Armando Lara Yaffar returns to the Global Tax 50 for this year.
The Mexican continues to have a key role in the development of
international tax policy, particularly for developing
countries, in his role as chairman of the UN Tax Committee.
Yaffar was also in the Global Tax 50
Lara identifies the decision to incorporate the fees for
technical services article in the UN Model Treaty as the
biggest impact of the Committee's work this year. "It was by a
very large majority," he says. "We had a very sensitive
discussion because many countries were totally opposed to that
provision. We tried not to override treaties, but to achieve a
balance. It was the most important discussion we had in the
committee. We were analysing all of these options and trying to
provide two solutions, one mandatory, one voluntary."
The Committee also launched work on the extractive
industries this year. How to update the exchange of information
(EoI) article in the model treaty is other work that is waiting
to be done. It is a topic that is close to Lara's heart as he
also chairs working group 10 on EoI at the OECD. "It has to
happen," he says.
The Committee's goals for 2015 include further work on
transfer pricing, led by Stig Sollund, particularly on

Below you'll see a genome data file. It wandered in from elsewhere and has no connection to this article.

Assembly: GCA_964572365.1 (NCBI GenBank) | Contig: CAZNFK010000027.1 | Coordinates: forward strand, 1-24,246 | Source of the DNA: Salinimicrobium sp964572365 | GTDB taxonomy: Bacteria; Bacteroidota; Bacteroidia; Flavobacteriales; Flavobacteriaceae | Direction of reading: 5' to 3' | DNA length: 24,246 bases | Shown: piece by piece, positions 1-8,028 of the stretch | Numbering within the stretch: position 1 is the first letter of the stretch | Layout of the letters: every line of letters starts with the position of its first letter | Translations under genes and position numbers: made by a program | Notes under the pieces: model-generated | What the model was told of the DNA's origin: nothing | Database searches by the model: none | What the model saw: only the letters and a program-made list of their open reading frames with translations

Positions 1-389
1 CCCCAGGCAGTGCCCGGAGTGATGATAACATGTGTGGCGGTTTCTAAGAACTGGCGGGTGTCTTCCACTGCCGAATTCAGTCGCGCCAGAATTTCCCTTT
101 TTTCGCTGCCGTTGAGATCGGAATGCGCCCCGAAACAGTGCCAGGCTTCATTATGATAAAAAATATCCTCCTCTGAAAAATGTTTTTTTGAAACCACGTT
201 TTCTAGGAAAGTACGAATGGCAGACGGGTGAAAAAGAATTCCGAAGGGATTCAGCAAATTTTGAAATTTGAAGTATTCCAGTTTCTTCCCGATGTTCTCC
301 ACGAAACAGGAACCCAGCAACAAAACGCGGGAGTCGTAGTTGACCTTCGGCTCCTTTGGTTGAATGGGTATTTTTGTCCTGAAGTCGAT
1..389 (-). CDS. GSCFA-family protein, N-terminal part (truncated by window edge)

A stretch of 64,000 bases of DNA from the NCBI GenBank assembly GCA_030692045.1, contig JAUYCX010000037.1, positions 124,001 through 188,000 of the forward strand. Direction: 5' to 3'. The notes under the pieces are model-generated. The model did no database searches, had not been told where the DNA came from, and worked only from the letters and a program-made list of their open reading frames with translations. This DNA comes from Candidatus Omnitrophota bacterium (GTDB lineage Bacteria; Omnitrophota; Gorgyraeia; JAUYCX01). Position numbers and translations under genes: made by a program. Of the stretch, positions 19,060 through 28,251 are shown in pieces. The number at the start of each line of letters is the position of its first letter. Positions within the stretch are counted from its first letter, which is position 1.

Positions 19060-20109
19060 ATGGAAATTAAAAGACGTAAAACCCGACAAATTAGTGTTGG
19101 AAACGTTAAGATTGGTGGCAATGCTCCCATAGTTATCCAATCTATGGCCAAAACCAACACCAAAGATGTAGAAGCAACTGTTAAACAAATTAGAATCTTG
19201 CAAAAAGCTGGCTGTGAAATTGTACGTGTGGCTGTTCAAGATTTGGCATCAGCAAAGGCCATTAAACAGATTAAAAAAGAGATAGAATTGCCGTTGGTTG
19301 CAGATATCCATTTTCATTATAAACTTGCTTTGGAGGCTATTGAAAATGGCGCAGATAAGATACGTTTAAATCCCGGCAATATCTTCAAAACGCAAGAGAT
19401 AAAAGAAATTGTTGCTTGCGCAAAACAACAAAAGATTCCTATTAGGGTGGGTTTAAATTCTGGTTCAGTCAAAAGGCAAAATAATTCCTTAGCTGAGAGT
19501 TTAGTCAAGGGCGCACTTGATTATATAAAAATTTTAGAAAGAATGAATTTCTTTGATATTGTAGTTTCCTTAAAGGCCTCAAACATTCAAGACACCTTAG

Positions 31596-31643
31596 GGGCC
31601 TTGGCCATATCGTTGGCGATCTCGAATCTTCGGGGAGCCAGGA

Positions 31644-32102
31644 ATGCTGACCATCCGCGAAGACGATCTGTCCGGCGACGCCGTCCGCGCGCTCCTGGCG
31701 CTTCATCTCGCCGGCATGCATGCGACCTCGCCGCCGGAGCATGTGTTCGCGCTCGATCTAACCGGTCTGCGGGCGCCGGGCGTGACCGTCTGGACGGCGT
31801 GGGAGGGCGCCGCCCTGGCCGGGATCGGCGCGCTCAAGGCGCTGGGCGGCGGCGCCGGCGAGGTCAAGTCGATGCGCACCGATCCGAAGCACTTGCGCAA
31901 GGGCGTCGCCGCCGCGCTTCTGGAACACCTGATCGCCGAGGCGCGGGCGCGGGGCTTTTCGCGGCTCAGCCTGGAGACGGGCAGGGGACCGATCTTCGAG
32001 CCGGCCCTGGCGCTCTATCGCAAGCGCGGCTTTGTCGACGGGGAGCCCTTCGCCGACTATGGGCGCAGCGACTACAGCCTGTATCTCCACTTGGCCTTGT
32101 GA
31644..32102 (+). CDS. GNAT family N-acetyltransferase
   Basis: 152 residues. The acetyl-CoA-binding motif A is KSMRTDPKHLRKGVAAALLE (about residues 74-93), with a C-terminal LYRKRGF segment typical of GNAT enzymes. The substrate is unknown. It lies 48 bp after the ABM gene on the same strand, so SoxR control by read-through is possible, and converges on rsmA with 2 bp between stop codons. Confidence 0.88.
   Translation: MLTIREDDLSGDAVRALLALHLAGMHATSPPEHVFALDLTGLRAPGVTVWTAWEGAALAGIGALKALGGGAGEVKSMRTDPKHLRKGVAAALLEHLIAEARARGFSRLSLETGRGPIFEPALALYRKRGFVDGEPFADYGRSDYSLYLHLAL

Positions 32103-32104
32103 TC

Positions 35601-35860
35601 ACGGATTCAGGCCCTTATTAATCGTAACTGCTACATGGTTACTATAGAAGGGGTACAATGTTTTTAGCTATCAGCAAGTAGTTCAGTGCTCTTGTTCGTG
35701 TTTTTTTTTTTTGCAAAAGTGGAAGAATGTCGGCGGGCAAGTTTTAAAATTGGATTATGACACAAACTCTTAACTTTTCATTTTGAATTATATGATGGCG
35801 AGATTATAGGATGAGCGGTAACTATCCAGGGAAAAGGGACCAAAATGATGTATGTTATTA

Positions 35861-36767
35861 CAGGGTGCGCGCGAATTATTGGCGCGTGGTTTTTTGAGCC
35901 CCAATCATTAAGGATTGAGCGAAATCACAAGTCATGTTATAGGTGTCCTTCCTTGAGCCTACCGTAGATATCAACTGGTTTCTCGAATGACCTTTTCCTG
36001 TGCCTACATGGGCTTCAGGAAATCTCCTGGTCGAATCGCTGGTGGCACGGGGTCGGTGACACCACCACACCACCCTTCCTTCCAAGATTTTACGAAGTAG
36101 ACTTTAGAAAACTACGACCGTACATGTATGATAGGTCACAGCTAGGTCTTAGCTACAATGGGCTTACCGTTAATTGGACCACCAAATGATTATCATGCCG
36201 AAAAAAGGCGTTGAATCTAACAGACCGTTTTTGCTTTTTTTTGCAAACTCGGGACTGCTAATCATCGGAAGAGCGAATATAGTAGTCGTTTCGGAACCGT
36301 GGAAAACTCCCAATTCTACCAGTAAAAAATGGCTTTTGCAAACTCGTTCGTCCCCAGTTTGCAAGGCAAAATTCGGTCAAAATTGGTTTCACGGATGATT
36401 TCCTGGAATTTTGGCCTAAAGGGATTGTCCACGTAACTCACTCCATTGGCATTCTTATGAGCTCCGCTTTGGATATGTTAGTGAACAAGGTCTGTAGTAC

intangibles, as it moves toward a new version of the UN TP
Manual. "Intangibles are being created all the time, such as
lists of clients and we have to find a proper way to reward
such activities," says Lara. An intermediate report on the
manual is due at the Committee's next annual meeting in October
2015, with a final draft of the manual in the following year or
2017 at the latest.
Countries are also asking for technical assistance,
particularly in the area of exchange of information. "We also
have to see how BEPS develops and its impact on the UN model,"
says Lara. He is particularly interested to see what comes out
of the project on transfer pricing and country-by-country
reporting: "We have to see how to use this information in a
proper way that will supplement the arm's-length standard."
The increasing importance of the UN Tax Committee has led
many to argue that it should take over responsibility from the
OECD for international tax guidance. Lara points out some of
the difficulties with the idea: "The resources in the UN are
very limited as opposed to the OECD. Most of the work is done
by the members. It would be difficult to take on more. The role
of the UN is to focus on developing countries and to help with
capacity building as well."